For three days in November 2012 I dog sat for my friend Nan. At the end of this post you'll find a video flip through of the journal I completed in those three days. Before you watch the video, however, I wanted to share some background and some information about supplies I was using.
First I have to say that I have some really great friends who trust me to take care of their dogs. I've dog-sat for Nan before, in 2004 for 10 days, when she had 3 dogs. You can see my 2004 Kinni journal here.
Nan's an AKC tracking judge and we've spent a lot of time sitting in cars with wet dogs, while tracks aged, following each other through the woods, and of course chatting—especially after tests. She's known both of my dogs. I've known most of her dogs. Nan's friendship has been one of the most important of my life. When I decided to do the dog portrait project I knew I would ask to sketch her dogs, I'm just glad she was going away so I could have them all to myself for a few days.
Rush, the older dog I was sitting with this time, was one of the dogs I sat for in 2004. Back then her littermate sister and her mother were also alive. (I met Rush when she was 3 days old and I got to go to doggie kindergarten with her). I had one heck of a time in 2004 sketching Rush's "merle" coat. Even on toned paper with the liberal application of white gouache I frequently put the brushes down in frustration. Of course that was also one of the hottest summers on record so I didn't have a lot of patience with my sketching. I spent a lot of time (when not walking the dogs) writing, and calling a couple of friends over and over to update them on the serial killer situation in the Wisconsin countryside (it's a Woody Allen thing).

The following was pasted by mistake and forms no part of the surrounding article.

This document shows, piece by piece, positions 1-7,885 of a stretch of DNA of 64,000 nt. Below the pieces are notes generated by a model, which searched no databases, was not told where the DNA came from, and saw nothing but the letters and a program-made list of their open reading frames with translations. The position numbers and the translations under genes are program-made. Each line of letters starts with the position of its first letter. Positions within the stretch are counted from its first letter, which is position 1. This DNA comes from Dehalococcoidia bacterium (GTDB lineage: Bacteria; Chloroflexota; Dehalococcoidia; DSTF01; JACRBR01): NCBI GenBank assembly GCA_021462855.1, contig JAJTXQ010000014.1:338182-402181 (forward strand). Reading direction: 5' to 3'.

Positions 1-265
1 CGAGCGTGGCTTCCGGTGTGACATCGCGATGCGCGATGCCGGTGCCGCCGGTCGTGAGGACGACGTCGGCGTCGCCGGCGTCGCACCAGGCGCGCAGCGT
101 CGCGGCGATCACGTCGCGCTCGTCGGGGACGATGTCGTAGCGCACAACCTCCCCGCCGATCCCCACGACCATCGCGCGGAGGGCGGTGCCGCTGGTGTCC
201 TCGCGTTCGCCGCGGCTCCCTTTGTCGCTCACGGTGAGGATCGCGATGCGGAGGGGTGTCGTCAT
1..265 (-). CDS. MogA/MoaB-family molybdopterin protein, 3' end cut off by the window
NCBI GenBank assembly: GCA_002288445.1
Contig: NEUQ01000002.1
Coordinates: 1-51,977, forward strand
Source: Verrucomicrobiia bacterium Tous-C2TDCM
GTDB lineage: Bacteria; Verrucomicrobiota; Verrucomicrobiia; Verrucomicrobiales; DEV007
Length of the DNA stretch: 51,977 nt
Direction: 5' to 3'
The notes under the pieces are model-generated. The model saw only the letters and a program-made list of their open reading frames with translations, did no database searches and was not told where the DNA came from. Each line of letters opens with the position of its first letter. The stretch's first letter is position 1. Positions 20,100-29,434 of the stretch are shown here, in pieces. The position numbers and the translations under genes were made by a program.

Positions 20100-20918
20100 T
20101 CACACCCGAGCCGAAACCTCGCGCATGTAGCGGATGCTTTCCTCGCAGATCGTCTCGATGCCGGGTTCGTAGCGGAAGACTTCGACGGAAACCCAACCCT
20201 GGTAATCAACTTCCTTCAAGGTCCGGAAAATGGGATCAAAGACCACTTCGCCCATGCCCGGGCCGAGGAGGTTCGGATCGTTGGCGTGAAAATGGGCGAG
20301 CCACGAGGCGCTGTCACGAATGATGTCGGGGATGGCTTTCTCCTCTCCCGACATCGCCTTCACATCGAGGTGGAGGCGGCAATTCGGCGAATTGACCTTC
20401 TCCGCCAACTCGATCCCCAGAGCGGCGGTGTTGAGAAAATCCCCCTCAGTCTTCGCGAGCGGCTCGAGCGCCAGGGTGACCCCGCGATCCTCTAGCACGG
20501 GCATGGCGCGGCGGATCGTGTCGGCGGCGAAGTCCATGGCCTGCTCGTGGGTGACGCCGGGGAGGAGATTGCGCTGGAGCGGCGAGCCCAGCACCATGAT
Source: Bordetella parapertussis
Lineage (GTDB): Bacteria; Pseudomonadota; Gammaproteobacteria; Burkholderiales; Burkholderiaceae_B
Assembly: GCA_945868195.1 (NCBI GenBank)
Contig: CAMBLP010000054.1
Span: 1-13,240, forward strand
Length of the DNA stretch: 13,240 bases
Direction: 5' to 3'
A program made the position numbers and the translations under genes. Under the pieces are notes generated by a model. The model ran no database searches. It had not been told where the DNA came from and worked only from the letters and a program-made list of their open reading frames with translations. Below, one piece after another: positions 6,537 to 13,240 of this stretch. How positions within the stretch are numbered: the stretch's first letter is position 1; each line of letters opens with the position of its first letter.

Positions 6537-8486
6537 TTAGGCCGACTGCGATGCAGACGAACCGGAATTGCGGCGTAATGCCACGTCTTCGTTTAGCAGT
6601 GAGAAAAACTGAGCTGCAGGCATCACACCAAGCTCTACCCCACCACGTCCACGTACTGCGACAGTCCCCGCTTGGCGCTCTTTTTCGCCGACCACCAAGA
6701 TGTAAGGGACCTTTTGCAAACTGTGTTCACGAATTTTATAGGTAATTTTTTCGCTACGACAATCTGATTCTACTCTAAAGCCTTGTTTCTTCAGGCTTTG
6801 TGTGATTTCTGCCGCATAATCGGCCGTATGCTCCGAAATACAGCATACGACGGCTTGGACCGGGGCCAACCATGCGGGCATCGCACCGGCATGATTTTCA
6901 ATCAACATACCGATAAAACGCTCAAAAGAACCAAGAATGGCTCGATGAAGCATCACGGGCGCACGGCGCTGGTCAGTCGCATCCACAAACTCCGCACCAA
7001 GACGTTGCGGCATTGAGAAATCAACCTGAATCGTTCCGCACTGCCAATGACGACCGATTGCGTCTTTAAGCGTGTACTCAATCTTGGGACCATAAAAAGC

Returning to sketch in November I knew I would again be faced with that "merle" coat. I decided to use sheets of Stonehenge Kraft (brown) paper. I don't like to make journals out of this paper because it cracks when you fold it with the grain, but I LOVE painting on it in gouache and simply sketching on it.
Of course I tested some other toned papers before going, but I knew I was going to use NeoColor II watersoluble wax pastels and other dry media and the Stonehenge Kraft just suited my goals.
Right: Here's my pre-trip test sheet with a bunch of pens and watersoluble stick type media. I liked the way the paper would hold up to vigorous rubbing and blending with my fingers. Click on the image to view an enlargement.
Since I was traveling by car "weight" limitations didn't apply to me. I decided to take whatever I felt I might need (because where I was there would be no art supply stores and I wouldn't be running home for supplies).
This decision generated a lot of ridicule from my friend Bill—who took me to task for telling people to travel light, but then not doing so myself.